This time, I want to continue sharing a simple composition :
After we determine the focal point in a painting and where to put it on the painting area.
Next is PERSPECTIVE.
There are Linear Perspective and Aerial Perspective.
LINEAR PERSPECTIVE means that everything far is smaller than everything nearer to us – the painter or the viewer.
To help drawing, put a point or two on the horizon line. (if we put two points, do not be too close). Sometimes we need extended paper to draw the horizon and put the points, so the feature we draw will not look awkward.
The horizon line is equal to our eyes level. We can look the subject in the middle, higher (like bird’s eyes) or lower (like worm’s eyes) – the horizon will follow. So determine, how do you want your subject to be examined by the viewer.
AERIAL PERSPECTIVE means that everything far is fader than everything nearer to us – the painter or the viewer.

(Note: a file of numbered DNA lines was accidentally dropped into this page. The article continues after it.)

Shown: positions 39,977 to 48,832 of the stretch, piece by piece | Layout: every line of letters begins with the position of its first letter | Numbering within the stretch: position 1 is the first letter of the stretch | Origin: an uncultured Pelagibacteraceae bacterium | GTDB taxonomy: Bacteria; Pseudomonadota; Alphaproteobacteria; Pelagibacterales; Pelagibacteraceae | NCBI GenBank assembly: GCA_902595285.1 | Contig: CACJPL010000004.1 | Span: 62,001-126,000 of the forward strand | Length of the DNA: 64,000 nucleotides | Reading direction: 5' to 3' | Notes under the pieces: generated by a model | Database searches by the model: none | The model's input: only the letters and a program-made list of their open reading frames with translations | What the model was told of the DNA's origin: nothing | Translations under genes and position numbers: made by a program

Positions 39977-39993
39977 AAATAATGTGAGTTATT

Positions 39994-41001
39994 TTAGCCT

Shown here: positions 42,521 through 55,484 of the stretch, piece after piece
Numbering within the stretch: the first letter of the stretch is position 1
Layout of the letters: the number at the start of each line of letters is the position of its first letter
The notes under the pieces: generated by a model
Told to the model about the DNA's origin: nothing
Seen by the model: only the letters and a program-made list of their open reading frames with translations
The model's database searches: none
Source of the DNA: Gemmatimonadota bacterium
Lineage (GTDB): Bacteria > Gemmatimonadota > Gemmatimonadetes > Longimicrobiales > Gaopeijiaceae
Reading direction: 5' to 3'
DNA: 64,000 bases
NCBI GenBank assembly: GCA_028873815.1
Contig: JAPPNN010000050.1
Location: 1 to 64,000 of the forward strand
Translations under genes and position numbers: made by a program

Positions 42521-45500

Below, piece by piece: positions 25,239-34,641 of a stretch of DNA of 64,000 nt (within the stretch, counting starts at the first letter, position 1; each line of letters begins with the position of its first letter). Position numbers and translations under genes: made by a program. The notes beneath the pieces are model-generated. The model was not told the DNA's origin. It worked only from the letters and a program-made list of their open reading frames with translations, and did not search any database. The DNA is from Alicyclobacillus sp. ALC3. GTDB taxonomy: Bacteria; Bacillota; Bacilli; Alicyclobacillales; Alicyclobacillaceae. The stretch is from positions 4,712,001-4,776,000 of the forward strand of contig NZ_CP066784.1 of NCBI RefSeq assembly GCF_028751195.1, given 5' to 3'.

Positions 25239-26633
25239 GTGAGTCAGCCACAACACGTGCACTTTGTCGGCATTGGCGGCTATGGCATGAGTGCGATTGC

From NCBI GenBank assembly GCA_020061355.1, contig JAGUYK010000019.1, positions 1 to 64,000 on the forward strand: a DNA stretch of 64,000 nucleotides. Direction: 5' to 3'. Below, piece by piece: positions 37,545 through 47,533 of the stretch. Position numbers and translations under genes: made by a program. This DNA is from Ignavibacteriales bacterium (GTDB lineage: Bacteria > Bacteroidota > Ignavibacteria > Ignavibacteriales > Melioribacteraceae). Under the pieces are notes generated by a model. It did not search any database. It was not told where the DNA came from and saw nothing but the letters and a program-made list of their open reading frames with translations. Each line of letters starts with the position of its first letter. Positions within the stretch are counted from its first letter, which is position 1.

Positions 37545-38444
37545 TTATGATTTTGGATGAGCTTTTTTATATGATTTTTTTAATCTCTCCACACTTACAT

We must try the paint on spare paper before we put into our painting, if it is too thick, add more drops of water into the paint.
Sometimes it is easier to paint the nearest subject first (but still in the area for focal point) with the thick colour we want the painting looks like. Then go backward with thinner paint gradually to the farer subject.
The areas near the paper edge are less detail, even though they are the closest to the painter or the viewer.
Actually these perspectives can be used in drawing or painting with other medium as oil, acrylic and many more.